Both the government and universities are working with imperfect information. The government isn’t really aware of all the many, many intellectual property (IP) licensing deals that exist (most of which it will never know about), and universities aren’t aware of specific government concerns in relation to national security.
What to do? Universities are in a tough place now, and it’s likely most are still working out where their risk profile sits along the following options:
- make zero notifications, on the assumption this will lead to the fewest transactions being blocked, but accepting the risk of transactions being unwound and the pain that goes along with that;
- over-notify to avoid the likelihood of transactions later being unwound, but understanding this means you will likely encourage more government intervention overall and fewer deals; or
- only notify transactions that have significant media attention on the assumption that the government will hear about these transactions and may block them later.
None of this is theoretical, and even voluntary notification can have worse-than-intended consequences. The government has just made its first use of powers to block a tech transfer deal which has garnered media attention for the higher education institution in question that it likely would rather not have. It’s also left picking up the pieces of a deal that likely took significant energy but was blocked by what could easily have been dismissed as a tick box exercise.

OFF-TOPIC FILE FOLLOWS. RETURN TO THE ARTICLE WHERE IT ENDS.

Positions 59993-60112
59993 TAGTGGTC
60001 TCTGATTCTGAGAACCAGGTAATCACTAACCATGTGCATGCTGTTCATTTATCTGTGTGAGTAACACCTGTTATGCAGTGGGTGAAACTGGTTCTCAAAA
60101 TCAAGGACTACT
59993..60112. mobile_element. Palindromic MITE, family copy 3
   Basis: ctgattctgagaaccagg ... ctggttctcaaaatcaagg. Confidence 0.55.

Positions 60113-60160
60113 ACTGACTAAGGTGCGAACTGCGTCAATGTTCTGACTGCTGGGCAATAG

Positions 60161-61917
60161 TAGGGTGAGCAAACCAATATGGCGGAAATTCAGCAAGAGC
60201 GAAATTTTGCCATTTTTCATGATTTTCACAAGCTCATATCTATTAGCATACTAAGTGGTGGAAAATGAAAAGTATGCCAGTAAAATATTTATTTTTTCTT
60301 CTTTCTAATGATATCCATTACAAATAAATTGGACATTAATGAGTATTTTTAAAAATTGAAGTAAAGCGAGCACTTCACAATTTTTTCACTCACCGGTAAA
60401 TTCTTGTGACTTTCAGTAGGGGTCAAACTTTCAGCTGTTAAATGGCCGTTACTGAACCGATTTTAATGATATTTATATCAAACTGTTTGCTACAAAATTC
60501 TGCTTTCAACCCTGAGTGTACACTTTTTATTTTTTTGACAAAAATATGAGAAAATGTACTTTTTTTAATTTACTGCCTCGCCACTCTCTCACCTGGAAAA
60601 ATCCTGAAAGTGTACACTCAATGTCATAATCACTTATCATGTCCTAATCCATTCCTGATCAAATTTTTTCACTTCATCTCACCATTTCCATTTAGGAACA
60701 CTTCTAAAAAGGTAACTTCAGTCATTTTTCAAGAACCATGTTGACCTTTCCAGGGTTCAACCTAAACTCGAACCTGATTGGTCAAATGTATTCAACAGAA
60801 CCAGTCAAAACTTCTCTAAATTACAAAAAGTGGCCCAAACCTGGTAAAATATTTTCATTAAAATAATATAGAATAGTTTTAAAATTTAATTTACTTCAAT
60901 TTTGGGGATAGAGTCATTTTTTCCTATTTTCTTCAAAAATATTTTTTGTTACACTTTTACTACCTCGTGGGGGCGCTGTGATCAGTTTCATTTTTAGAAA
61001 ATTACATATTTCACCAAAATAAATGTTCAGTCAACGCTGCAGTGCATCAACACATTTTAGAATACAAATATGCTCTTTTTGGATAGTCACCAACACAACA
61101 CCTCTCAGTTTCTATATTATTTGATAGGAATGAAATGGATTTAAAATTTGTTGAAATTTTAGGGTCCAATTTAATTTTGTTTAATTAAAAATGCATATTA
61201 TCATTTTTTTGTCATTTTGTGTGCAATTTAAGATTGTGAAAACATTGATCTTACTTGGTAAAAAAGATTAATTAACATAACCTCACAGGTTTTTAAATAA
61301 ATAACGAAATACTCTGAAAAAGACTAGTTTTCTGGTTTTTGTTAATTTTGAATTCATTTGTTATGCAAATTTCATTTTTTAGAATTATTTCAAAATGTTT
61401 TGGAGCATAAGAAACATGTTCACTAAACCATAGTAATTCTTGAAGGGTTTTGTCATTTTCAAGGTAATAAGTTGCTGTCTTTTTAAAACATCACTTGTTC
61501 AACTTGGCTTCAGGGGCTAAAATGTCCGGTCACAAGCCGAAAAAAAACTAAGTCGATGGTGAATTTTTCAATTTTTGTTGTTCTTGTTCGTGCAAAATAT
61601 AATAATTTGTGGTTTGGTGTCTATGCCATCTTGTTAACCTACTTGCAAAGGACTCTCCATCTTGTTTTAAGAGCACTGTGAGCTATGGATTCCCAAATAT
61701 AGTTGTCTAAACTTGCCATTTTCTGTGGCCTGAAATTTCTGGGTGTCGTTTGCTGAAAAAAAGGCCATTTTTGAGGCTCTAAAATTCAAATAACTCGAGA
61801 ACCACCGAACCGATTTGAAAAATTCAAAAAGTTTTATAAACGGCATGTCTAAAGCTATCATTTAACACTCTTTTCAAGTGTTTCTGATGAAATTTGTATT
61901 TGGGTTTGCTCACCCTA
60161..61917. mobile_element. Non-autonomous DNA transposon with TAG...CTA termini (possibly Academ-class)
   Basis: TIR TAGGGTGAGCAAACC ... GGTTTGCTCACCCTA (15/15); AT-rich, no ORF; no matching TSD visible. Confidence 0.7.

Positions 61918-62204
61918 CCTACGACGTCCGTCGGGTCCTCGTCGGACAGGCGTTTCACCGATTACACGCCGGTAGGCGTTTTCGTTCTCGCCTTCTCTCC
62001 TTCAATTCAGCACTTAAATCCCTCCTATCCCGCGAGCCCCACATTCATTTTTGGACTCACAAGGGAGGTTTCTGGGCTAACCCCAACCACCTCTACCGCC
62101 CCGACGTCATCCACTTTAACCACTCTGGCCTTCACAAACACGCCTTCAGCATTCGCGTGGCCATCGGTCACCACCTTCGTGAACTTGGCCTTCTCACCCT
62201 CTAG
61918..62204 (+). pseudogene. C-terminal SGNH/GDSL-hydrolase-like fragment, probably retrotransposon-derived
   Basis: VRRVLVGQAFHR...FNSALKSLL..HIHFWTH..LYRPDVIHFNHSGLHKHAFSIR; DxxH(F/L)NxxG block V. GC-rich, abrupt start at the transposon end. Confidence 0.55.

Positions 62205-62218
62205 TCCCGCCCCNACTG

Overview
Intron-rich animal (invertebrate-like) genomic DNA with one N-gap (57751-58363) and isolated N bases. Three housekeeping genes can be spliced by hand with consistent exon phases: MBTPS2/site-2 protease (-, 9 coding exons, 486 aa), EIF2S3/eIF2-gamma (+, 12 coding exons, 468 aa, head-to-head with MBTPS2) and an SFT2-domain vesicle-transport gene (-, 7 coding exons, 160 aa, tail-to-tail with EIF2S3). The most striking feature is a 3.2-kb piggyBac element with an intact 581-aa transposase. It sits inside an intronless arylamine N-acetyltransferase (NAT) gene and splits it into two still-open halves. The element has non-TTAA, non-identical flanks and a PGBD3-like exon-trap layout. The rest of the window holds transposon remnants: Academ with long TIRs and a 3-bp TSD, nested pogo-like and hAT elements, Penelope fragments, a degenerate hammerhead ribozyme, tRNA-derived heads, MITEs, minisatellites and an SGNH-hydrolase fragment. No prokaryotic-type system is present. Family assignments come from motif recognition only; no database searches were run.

Universities strive to comply with the law, and they certainly seek to avoid any suggestion their activities could harm national security. At the same time, there is increasing pressure from government and research funders to commercialise the results of their research. Creating impact through technology transfer is a key public benefit.
There are no right answers when it comes to voluntary notification: doing the right thing is a balance of probabilities, conflicting duties, and any decision can only be made on the basis of imperfect information. Universities will need to consider deeply, seriously and at senior levels how best to decide the right approach for their institution.